A tailored exercise program versus general exercise for a subgroup of patients with low back pain and movement control impairment: Short-term results of a randomised controlled trial

J. Saner, Judith M. Sieben, J. Kool, H. Luomajoki, Caroline H.G. Bastiaenen, Rob A. de Bie

Research output: Contribution to journalArticleAcademicpeer-review

Abstract

Background: Exercise is an effective treatment for patients with sub-acute and chronic low back pain (LBP). Patients with a movement control impairment (MCI) can be diagnosed as a subgroup of patients with LBP. Unknown is which exercise intervention is most beneficial for this subgroup.

This study assessed the short-term effect of a specific exercise program targeting movement control impairment versus general exercise treatment on disability in patients with LBP and MCI.

Methods: In a multicentre parallel group randomised controlled pragmatic trial, patients with sub-acute and chronic LBP were included. Further inclusion criteria were disability of >= 5 points on the RolandeMorris Disability Questionnaire and >= 2 positive tests out of a set of 6 movement control impairment tests.

A total of 106 patients were randomly assigned to either tailored movement control exercise intervention (MC, n = 52) or a general exercise intervention (GE, n = 54); both 9-18 individual treatment sessions, over a maximum of 12 weeks. The primary outcome was disability measured with the Patient Specific Functional scale (PSFS). Secondary outcome was the Roland -Morris disability scale (RMDQ). Measurements were taken pre- and posttreatment.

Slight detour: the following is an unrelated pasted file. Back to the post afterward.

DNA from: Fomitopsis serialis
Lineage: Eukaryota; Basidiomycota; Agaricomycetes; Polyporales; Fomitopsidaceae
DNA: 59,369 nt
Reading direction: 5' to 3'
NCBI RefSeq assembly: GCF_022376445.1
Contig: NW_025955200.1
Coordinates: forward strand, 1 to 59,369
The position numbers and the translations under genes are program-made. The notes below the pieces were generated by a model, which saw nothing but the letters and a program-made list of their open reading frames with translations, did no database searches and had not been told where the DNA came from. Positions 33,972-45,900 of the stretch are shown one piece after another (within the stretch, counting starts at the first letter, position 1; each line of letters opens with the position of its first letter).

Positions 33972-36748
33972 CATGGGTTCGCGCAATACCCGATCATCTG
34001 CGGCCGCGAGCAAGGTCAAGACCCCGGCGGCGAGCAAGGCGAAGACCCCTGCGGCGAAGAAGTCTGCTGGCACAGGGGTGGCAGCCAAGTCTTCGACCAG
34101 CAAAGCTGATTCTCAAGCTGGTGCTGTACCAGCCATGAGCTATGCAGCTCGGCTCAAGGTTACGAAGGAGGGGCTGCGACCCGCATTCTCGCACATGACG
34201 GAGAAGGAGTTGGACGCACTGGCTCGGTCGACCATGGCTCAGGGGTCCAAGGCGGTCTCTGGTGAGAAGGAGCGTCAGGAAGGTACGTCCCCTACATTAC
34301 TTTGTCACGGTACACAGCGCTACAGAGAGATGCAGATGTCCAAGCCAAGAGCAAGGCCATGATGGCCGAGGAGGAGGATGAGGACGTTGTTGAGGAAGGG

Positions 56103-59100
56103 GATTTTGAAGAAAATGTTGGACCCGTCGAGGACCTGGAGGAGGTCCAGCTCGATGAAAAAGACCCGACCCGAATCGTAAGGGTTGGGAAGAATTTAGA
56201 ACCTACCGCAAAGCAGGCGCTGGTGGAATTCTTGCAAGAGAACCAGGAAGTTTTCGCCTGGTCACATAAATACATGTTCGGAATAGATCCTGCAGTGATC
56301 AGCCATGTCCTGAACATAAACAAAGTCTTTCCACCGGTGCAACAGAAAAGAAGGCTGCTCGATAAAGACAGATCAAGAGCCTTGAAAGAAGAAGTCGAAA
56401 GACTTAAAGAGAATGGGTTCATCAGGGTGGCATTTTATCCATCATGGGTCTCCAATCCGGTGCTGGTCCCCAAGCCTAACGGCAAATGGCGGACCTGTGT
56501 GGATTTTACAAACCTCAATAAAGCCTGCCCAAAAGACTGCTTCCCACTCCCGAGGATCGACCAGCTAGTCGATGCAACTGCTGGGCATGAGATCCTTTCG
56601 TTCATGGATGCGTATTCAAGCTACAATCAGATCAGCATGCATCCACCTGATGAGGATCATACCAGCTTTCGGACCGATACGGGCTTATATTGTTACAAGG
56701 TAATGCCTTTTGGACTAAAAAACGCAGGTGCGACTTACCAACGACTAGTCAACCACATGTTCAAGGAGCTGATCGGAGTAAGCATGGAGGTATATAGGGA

Results: No significant difference was found following the treatment period. Baseline-adjusted between-group mean difference for the PSFS was 0.5 (SD = 0.5; p = 0.32) in favour of MC exercises. The Roland-Morris Disability Questionnaire revealed a significant, but not clinically relevant, between-group difference of 2.0 points (SD = 0.8; p = 0.01).

Conclusion: Disability in LBP patients was reduced considerably by both interventions. However, the limited contrast between the two exercise programs may have influenced outcomes.

Original languageEnglish
Pages (from-to)189-202
Number of pages14
JournalJournal of Bodywork and Movement Therapies
Volume20
Issue number1
DOIs
Publication statusPublished - Jan 2016

Keywords

  • Randomised controlled trial
  • Movement control impairment
  • Exercise
  • Low back pain
  • Clinical trial
  • Posture
  • Rehabilitation
  • Patient specific functional scale
  • INTER-EXAMINER RELIABILITY
  • PREDICTIVE-VALIDITY
  • FUNCTIONAL SCALE
  • CONTROL TESTS
  • CLASSIFICATION
  • QUESTIONNAIRE
  • DISABILITY
  • THERAPY
  • STRATEGIES
  • MANAGEMENT

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